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Governors Take the Lead Where Congress Lags

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Governors Take the Lead Where Congress Lags


Governors Take the Lead Where Congress Lags

Governors Take the Lead Where Congress Lags

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  • <iframe src="" width="100%" height="290" frameborder="0" scrolling="no" title="NPR embedded audio player">
  • Transcript

The National Governors Association is meeting in Washington, D.C. Chairman Janet Napolitano, the governor of Arizona, talks about what states are doing to move forward with changes to immigration and health care in the absence of federal legislation.


The nation's governors are here in Washington this weekend at the winter meeting of the National Governors Association. The states have been taking the lead on more and more policy fronts, according to Arizona's governor, Democrat Janet Napolitano.

Governor JANET NAPOLITANO (Democrat, Arizona): I think it's fair to say that the last few years that Congress has been absolutely paralyzed, and has left this huge vacuum that the states have moved to fill, and indeed with the war in Iraq that's a huge issue for Washington D.C. to cope with, although they need to be multitasking. They can't just focus on one issue. all these things need to be dealt with.

ROBERTS: Governor Napolitano took a break from chairing the governor's session to stop by NPR and talk about the agenda for the meeting, the theme of which is innovation. It's a broad concept encompassing education and technology initiatives to spur economic development. I asked where states were succeeding and where they were falling short.

Gov. NAPOLITANO: Well, we gave each governor yesterday a scorecard measuring some sort of non-traditional things. How many engineers do you have? How many patents per capita do you issue? How many new businesses have been created in your state in the last two years? To give them a sense of what's really going on in their economy.

And then we gave them an educational profile so they could see how their students are doing, not just on the NAPE scores, which is a kind of national test, but on SATs and ACTs. How many of their students are taking advance placement courses. And their reports were not very positive.

You know, every state has something going on. What we don't have is kind of national sense of urgency about the United States losing its competitive edge in the world. Governors can lead that effort. They can bring these schools to the table. They can bring the universities to the table. They can bring business to the table and say, hey, we need to be more 21st century-ready than we are, and that means we need to innovate.

ROBERTS: Arizona - border state, obviously; immigration dominates a lot of political conversation there. You've recently come back from talks with the governor of Sonora in Mexico. Is that a way to sidestep the federal government and just work it on your own for what works for Arizona? Is that a long-term negotiation with Sonora? What is the purpose of those talks?

Gov. NAPOLITANO: Well, Arizona has a long-term relationship with Sonora. Both of our federal governments have let our states down. They didn't fix the border. They are now proceeding to do that, and there have been improvements along the Arizona-Sonora border. But while we were waiting for that, we put together task forces on stolen cars and fraudulent identification and human smuggling and money laundering, all things that were going on along the border as the immigration issue was allowed to fester by both federal capitals.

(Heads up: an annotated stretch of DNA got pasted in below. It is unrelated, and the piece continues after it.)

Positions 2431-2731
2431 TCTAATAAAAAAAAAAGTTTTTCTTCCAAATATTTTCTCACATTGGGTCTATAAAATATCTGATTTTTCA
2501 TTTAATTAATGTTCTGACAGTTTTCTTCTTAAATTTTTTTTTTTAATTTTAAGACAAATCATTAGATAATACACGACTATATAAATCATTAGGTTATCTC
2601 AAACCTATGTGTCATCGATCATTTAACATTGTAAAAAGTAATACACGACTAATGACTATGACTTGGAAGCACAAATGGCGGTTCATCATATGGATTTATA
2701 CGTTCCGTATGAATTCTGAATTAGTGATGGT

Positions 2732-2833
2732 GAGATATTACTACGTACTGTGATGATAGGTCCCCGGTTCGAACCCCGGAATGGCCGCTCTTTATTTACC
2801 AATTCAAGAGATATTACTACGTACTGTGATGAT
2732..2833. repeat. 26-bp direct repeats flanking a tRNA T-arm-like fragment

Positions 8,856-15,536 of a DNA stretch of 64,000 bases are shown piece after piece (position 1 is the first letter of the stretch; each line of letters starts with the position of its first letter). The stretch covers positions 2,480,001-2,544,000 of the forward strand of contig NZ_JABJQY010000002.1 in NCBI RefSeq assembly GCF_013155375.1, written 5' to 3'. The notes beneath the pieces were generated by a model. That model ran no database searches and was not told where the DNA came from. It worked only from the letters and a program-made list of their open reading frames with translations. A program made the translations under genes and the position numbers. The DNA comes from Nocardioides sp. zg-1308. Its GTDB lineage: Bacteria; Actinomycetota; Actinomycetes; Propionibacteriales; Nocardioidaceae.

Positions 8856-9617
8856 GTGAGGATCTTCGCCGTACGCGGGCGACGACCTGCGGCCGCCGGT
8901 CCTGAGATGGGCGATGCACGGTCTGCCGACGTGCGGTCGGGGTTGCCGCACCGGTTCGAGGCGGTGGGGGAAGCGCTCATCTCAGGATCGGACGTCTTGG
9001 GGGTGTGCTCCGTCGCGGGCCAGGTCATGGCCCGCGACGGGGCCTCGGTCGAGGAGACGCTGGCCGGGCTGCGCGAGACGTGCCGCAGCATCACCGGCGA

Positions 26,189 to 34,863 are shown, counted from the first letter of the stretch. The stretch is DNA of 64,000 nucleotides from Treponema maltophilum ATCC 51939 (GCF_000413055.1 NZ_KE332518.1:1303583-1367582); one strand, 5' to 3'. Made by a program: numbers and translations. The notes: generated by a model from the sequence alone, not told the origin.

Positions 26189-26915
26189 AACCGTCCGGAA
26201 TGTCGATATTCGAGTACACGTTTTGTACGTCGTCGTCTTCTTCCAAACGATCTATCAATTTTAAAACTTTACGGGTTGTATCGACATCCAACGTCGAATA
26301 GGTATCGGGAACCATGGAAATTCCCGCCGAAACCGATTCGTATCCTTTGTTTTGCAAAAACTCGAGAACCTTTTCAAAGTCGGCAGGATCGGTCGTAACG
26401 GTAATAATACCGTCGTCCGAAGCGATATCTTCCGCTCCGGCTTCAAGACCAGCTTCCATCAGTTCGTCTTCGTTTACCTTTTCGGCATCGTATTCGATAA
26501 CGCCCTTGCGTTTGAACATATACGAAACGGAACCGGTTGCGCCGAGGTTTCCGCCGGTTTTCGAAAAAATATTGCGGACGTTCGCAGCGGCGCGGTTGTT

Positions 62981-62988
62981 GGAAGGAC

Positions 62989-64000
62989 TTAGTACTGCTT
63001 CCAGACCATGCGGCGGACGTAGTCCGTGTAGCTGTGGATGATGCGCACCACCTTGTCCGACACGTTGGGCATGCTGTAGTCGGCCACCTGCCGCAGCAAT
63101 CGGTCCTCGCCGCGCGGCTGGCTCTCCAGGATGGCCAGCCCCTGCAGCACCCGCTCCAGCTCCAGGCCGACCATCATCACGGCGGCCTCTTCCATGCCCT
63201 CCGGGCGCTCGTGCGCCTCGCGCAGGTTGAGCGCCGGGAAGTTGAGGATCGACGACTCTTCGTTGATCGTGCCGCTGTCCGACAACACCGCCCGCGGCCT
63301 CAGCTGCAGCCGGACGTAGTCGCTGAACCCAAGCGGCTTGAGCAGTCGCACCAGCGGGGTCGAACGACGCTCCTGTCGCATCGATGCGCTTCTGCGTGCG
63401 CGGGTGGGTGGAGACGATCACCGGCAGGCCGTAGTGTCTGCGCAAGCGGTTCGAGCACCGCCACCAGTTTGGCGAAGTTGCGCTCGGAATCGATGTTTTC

ROBERTS: What would you like to see them do?

Gov. NAPOLITANO: Well, I'd like to see a plan passed that includes not just more technology manpower at the border, which we need and will always need. It needs to be something more than an election-year surge, as it were, but a real ongoing program. We need to have a temporary or essential worker program that really works.

We need to deal realistically with the 10 or 11 million already here in our country illegally, and to me that means if they want to earn a path to citizenship, they've got to pay a substantial fine. They've got to be paying their taxes. They have to show English proficiency. And finally we need employer sanctions that really work so that when we pass a new law, we have something that's in force and enforceable, and we don't get into this situation yet again.

ROBERTS: Another area where states have expressed some frustration that the federal government is not doing all they wish it would is health care. What would you like to see happen on health care? Where can the states fill the gap, and what does the federal government need to do?

Gov. NAPOLITANO: Well, I think health care is such a key issue, and again, this is where the states are way beyond the federal government. I can count at least 30 states that are increasing access to health insurance for their populace, and then there needs to be the second leap, which is health insurance to quality health care.

So the states really are in a position to lead this charge, much as they were in the position more than a decade ago to lead the charge on welfare reform, and I think that's what the governors are going to work toward. But let's expand the debate to how we really get to health insurance more universally available to every American.

ROBERTS: Janet Napolitano is the governor of Arizona and chairs the National Governors Association. Thanks so much for joining us.

Gov. NAPOLITANO: Thank you.

ROBERTS: You're listening to ALL THINGS CONSIDERED from NPR News.

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